What Is A Revetted Bunker?
What exactly are revetted bunkers and what does the word 'revetted' mean?
They are a common feature on a vast number of courses across the British Isles, including the Open Championship venues, the best links courses in the UK and many of the UK and Ireland's top 100 golf courses.
The dictionary definition of revetted is: "to face, as an embankment, with masonry or other material." It comes from the French word 'revetir', which means 'to put on, wear or don.'
In golfing terms, a revetted bunker is one where sods (grass and the part of the soil beneath it held together by roots or a piece of thin material) are used on top of each other to create a layered effect, which helps to fortify the bunker and play mind games with the golfer.
Other benefits include better on-course aesthetics and a reduction in wind-based erosion, which can be a real issue with non-revetted bunkers.
Construction starts at the base and works its way upwards in a sphere all the way around the bunker. There will be between 25 and 50 layers, depending on the size and depth of the trap. A typical revetted bunker costs around £1,000 to build.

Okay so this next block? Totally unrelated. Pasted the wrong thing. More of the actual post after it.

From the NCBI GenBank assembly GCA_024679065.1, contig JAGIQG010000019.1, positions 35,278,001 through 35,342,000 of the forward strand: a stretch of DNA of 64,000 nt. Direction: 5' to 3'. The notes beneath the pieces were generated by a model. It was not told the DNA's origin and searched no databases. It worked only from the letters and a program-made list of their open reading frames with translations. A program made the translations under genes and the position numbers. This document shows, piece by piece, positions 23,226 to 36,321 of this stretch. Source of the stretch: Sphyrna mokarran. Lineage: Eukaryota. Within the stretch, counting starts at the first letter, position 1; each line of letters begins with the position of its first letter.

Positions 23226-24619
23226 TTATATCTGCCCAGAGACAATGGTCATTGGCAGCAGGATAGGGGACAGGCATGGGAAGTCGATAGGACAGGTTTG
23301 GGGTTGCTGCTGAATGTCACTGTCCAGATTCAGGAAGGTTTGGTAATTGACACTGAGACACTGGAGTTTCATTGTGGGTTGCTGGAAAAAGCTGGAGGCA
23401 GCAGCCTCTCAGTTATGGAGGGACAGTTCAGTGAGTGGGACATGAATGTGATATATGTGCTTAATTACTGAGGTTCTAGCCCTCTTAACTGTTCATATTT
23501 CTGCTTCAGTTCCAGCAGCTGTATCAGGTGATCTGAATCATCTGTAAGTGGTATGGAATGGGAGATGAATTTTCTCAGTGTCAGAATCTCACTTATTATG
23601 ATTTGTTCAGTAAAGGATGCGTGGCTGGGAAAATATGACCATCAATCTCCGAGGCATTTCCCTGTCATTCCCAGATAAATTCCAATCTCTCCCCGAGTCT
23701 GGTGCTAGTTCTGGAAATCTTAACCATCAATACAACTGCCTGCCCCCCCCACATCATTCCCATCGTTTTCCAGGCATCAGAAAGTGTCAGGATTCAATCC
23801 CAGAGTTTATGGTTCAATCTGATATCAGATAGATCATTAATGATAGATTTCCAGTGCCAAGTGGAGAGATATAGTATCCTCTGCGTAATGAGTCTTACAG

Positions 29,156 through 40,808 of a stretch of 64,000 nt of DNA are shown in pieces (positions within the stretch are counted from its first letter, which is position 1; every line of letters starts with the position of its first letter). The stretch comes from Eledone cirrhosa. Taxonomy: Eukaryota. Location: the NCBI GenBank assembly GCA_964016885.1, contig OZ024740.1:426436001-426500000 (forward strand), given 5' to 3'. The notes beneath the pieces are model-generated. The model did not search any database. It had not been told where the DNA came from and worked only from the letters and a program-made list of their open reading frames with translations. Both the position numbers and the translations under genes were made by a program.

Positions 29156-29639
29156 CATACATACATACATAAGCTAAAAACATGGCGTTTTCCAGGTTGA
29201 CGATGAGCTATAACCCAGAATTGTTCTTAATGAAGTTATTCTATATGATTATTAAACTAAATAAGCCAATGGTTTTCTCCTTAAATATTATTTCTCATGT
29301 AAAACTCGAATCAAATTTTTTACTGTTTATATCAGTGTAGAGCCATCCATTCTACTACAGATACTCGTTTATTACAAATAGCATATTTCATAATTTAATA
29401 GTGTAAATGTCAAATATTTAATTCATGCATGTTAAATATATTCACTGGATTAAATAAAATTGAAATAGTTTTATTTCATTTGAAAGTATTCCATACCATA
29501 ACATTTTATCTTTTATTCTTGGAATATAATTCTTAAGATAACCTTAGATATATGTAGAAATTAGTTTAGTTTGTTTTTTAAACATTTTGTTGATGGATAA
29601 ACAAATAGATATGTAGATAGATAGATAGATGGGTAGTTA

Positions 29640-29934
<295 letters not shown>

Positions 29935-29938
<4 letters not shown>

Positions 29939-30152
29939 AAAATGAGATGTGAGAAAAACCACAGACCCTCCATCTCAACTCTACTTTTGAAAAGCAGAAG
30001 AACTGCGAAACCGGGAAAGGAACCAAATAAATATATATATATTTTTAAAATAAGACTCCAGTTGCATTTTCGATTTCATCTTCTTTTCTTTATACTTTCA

They are often employed as strategic features, too, as the grass around them tends to be shaved, attracting more golf balls and essentially doubling or tripling the size of the bunker from a strategic point of view.
After the bunker has been revetted, the next stage is to excavate a hole for drainage purposes, before coring - which includes cleaning and smoothing the bunker, compacting the bunker floor and distributing the top soil - and sand filling.
Revetted bunkers, which can also be known as 'pot bunkers' when in the fairway of links courses, look great but they're definitely ones to avoid when playing a round of golf.
A golfer for most of his life, Sam is a Senior Staff Writer for Golf Monthly.
Working with golf gear and equipment over the last five years, Sam has quickly built outstanding knowledge and expertise on golf products ranging from drivers, to balls, to shoes.
He also loves to test golf apparel especially if it a piece that can be used just about anywhere!
As a result he has always been the one family and friends come to for buying advice and tips.
He is a graduate of Swansea University where he studied History and American Studies, and he has been a part of the Golf Monthly team since December 2017. He also previously worked for World Soccer and Rugby World magazines.
Sam now spends most of his time testing and looking after golf gear content for the website. He also oversees all Tour player content as well.
Unfortunately, Sam is not a member of any club at the moment but regularly gets out on the golf course to keep up the facade of having a handicap of five.
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